Apparently, Martin Amis is a lousy godfather.
Gambling at Ricks?
Today's whingeing isn't about him, we're all sinners, we all fail at our duties, we're all in need of the Lord's gracious salvation. (Full disclosure, I am the godmother of one person, to whom I diligently tried to impart the Faith to the best of my ability, as befitted the child's own age and ability to receive it IMO. This young person is of a sudden non-practicing, half-believing, and proudly fornicating. I trust, I pray that this is a phase.)
(Oh, and I was in my thirties when my own godmother was startled to learn that she was not only the wife of my godfather, but had stood up for me herself at my baptism.)
It's about the secular, no, the ANTI-religious world misappropriating the trappings of the religious world, (I would have said "reverse inculturation" were it not indistinguishable from the pastiche of religious rituals and profane pastimes that is inculturation the way it has been misunderstood and practiced so often...) and trying to strip them of their significance.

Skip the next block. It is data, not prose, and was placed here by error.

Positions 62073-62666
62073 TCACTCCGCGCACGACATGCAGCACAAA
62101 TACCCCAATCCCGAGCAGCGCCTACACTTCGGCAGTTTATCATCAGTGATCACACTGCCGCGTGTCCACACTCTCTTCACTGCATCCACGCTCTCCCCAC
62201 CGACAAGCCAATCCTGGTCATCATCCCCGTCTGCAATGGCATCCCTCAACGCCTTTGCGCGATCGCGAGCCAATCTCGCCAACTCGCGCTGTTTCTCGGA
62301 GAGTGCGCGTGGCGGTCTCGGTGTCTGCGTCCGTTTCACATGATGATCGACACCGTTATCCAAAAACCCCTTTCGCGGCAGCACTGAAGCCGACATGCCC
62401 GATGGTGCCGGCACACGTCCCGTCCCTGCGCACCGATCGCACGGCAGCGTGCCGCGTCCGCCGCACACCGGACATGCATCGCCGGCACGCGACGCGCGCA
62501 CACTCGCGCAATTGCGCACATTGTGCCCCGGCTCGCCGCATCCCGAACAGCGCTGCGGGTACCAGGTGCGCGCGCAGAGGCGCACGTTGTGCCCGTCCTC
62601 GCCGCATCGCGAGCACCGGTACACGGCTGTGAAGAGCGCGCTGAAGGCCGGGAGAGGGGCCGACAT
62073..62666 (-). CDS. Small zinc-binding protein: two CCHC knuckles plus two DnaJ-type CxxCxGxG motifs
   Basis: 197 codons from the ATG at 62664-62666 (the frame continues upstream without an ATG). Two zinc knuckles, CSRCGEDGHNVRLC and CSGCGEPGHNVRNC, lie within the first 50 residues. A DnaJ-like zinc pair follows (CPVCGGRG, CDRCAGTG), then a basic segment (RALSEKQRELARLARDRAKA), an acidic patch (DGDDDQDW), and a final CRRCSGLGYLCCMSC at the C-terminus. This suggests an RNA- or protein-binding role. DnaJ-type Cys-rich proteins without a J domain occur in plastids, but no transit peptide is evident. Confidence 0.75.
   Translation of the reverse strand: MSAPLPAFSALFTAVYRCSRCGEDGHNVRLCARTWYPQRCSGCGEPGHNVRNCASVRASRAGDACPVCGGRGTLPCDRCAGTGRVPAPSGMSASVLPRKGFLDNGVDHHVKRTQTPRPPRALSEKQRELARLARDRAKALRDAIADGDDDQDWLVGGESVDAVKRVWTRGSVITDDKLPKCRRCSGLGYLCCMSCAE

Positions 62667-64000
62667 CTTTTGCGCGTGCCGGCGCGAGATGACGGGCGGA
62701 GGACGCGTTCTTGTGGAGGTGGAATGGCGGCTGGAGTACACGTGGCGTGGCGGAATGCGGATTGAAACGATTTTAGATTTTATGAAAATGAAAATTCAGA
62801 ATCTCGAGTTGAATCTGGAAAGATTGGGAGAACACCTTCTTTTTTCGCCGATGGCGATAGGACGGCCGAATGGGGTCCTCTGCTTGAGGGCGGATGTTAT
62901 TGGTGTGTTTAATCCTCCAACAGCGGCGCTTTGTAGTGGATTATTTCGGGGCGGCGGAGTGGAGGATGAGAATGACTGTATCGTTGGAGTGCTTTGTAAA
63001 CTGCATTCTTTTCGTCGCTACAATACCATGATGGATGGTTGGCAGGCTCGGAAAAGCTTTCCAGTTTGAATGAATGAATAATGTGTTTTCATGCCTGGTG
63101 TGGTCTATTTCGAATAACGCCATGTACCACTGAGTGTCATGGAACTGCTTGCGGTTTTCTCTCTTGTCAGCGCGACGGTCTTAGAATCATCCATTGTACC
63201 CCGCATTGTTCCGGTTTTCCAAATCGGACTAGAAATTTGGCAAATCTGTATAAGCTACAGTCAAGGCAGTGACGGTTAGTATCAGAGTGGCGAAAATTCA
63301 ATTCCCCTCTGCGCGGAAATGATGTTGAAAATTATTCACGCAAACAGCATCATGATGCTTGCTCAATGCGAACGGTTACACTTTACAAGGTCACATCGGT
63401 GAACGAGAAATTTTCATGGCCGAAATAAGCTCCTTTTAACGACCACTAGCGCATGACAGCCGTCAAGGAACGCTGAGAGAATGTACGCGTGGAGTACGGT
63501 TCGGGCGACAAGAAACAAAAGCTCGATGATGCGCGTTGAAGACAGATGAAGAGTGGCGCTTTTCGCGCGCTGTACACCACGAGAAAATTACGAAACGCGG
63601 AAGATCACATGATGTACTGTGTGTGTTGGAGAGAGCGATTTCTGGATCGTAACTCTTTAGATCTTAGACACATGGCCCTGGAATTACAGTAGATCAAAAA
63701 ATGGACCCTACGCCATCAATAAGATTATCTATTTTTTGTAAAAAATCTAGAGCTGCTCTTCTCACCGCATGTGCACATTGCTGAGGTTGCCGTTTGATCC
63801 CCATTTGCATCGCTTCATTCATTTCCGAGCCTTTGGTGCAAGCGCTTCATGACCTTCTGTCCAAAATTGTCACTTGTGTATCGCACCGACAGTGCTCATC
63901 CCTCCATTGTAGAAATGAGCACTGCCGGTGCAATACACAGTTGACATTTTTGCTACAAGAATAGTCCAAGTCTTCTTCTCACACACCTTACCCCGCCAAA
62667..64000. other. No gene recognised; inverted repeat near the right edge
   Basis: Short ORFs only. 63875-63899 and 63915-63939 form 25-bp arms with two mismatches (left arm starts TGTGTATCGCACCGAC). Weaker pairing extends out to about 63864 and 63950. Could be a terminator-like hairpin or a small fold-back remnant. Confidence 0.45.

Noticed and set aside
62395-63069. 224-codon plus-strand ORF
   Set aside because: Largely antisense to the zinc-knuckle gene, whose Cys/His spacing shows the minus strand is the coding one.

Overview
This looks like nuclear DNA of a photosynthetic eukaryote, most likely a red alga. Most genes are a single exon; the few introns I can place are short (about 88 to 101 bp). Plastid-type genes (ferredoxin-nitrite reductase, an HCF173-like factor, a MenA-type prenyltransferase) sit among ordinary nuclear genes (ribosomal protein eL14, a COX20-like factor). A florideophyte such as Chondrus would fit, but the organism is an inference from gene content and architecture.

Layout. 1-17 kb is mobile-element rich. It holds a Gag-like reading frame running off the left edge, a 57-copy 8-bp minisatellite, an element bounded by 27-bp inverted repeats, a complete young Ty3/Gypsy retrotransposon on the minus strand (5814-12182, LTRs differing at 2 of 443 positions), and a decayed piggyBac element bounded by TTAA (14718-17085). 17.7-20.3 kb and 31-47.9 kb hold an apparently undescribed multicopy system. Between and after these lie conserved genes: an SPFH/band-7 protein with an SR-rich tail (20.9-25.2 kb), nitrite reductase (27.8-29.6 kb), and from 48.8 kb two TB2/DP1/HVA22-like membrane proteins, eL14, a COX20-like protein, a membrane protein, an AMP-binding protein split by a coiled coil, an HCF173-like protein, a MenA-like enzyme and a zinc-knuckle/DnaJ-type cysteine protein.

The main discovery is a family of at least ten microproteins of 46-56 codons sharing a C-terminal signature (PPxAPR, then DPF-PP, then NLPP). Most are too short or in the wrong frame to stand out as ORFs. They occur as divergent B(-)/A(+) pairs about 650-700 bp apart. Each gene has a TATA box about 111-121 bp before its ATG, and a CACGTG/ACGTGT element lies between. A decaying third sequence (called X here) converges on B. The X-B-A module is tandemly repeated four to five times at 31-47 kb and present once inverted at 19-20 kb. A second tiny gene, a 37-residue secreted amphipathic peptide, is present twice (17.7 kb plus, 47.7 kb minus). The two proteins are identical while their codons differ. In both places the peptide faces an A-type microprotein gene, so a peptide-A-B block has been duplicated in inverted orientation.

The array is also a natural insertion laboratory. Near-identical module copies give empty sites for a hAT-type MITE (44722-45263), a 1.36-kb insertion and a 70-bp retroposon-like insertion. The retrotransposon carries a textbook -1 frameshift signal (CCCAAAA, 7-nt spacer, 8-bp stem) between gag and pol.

Presumably, the prince of the world thinks by trivializing the outward signs he can trivialize the deeper reality?
But I doubt his Useful Idiots at the NYTimes have any such clear intention when they suggest that godparenting, despite the etymology of the word isn't really about God, (much less about Jesus Christ, Son of the Living God,) no, no, no.... it's about friendship.
The ultimate value.
People who share your taste in jazz, with whom you enjoy gin and tonics on the terrace, who can dress and chit-chat presentably, and whom you can depute to take your child on day trips with which you don't want to be bothered.
No wonder parishes are beginning to have difficulty explaining to parents why, no, you CAN'T have your Muslim best bud stand up at your little one's christening.
I gather, (from watching too many movies starring the likes of Hugh Grant or various persons named Rupert,) that in England, where having gobs of godparentage is already de riguer, that for some time the only requirement has been being able to afford the obligatory gift of a sterling cup, since everyone is only vaguely of whatever faith he is "of." (One of the natural consequences of an established religion...)
In my own family, which has used a single christening gown for over a hundred years, (lovely, if unbearably fragile batiste,) this secularization has reared its horrid, horned head.
The Jewish-Buddhist branch of the family couldn't understand the reluctance by the keeper of said gown to hand it over for the "coming out party" of their little one.
Interesting times in which we live.